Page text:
claysigning

Clay Matthews fully deserves to be the highest-paid linebacker in the NFL

While almost everyone else with cap space has spent the offseason trying to upgrade on the free-agent market, the Green Bay Packers have stayed off of the market while focusing instead on taking care of their own key cogs. Quarterback and top offensive weapon Aaron Rodgers is fully expected to sign a long-term extension at some point this offseason, and now top defensive player Clay Matthews has been locked up long-term with a five-year, $66 million deal. 

The deal makes Matthews the highest-paid linebacker in the league, which makes perfect sense. Despite being hampered by injury and missing a quarter of the 2012 season, the 26-year-old was rated by Pro Football Focus as the best pass-rushing 3-4 outside linebacker in the game last year. He continued to be a versatile force, but it's truly amazing that he had 13 sacks in just 12 games while being less than 100 percent in others. 

The four-time Pro Bowler and two-time All-Pro has had double-digit sacks in three of his four NFL seasons. The one year he didn't hit that mark, he was rushing the passer less. That season (2011), he instead had three interceptions, nine passes defensed, a career-high three forced fumbles and a touchdown. 

Matthews should be very, very good for many years to come, and should be in the defensive player of the year conversation on an annual basis.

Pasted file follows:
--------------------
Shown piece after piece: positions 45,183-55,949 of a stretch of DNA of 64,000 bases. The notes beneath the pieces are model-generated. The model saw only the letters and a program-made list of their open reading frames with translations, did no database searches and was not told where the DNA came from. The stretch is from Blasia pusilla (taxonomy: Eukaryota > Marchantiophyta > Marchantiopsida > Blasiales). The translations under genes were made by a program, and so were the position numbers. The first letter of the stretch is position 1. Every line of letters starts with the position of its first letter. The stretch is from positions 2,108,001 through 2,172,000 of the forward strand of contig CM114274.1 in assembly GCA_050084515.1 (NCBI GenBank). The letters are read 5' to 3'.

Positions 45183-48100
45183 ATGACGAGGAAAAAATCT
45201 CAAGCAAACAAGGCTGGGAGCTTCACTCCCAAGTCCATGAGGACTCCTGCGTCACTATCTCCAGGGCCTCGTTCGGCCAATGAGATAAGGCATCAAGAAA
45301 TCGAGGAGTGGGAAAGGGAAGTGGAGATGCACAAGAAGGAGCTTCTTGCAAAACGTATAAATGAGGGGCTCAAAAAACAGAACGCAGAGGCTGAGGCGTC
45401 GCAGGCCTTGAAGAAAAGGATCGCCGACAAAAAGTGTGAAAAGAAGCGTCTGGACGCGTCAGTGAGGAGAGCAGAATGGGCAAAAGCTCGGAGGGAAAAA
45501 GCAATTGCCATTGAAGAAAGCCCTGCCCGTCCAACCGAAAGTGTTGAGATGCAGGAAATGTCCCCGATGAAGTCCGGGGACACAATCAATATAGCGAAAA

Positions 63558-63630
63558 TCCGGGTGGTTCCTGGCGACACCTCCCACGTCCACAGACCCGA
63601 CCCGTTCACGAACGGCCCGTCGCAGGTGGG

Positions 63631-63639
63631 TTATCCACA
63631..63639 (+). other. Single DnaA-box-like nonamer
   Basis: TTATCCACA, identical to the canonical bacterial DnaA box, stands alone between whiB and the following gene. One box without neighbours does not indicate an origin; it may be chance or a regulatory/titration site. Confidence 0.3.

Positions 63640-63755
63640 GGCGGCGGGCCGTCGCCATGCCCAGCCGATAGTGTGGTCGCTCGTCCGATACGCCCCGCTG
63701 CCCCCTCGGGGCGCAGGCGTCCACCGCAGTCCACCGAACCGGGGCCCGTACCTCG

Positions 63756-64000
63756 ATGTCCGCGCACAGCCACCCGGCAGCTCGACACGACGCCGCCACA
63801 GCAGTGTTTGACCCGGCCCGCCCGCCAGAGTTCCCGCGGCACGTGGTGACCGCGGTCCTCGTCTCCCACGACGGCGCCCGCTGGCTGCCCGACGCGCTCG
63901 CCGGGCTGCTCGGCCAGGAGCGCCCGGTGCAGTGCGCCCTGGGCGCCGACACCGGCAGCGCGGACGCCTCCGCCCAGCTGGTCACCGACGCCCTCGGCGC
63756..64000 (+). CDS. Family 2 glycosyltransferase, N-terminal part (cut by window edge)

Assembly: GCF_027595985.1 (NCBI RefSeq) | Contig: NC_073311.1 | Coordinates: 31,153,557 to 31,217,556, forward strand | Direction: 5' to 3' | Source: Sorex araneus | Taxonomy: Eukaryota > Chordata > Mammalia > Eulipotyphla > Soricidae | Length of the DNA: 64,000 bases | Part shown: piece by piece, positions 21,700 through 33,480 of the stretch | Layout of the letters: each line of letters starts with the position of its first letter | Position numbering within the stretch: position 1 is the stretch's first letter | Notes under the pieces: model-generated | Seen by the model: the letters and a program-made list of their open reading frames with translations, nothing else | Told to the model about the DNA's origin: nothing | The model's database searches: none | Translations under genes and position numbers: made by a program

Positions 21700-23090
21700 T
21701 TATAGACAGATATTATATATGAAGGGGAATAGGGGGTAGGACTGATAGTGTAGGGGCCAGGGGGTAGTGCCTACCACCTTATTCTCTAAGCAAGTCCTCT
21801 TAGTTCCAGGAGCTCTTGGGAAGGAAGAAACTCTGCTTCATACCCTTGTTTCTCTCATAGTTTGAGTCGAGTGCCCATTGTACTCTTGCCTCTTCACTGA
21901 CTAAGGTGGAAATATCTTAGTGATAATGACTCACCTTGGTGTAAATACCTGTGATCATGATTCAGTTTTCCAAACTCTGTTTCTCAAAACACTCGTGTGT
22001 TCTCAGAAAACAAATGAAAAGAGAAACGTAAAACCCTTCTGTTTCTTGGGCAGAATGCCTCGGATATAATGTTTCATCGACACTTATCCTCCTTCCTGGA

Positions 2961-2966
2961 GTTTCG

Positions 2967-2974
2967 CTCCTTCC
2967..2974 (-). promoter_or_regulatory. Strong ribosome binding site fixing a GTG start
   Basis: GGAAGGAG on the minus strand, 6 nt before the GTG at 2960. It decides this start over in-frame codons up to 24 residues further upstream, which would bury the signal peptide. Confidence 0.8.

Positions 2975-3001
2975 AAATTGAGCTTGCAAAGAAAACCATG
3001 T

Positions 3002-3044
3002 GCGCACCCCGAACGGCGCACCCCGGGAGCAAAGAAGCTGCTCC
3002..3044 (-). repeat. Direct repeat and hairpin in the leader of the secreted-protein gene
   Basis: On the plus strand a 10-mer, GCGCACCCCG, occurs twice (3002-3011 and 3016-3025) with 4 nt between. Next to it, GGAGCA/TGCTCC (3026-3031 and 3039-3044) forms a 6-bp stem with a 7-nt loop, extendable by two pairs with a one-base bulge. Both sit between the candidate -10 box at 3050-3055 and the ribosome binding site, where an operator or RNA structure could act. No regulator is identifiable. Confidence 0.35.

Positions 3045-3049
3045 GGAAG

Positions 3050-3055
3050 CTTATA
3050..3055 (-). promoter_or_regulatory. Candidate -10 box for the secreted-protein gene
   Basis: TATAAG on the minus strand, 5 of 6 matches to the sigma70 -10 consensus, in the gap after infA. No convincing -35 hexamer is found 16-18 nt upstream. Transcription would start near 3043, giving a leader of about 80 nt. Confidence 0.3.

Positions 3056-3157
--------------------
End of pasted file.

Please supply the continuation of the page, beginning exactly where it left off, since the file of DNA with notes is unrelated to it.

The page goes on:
The Packers know that the key to success in this league is to be successful at throwing the ball and stopping those who throw the ball. Rodgers throws it better than anyone in the game, and Matthews might very well be the NFL's best when it comes to stopping those throwers on defense. By ensuring that those two are going to be Packers long term, even at record prices, Green Bay is setting itself up for one hell of a future. 

Brad Gagnon

About Brad Gagnon

Brad Gagnon has been passionate about both sports and mass media since he was in diapers -- a passion that won't die until he's in them again. Based in Toronto, he's worked as a national NFL blog editor at theScore.com (covering Super Bowls XLIV, XLV and XLVI), a producer and writer at theScore Television Network and a host, reporter and play-by-play voice at Rogers TV. His work has also appeared at Deadspin, FoxSports.com, The Guardian, The Hockey News and elsewhere at Bloguin, but his day gig has him covering all things NFC East for Bleacher Report.

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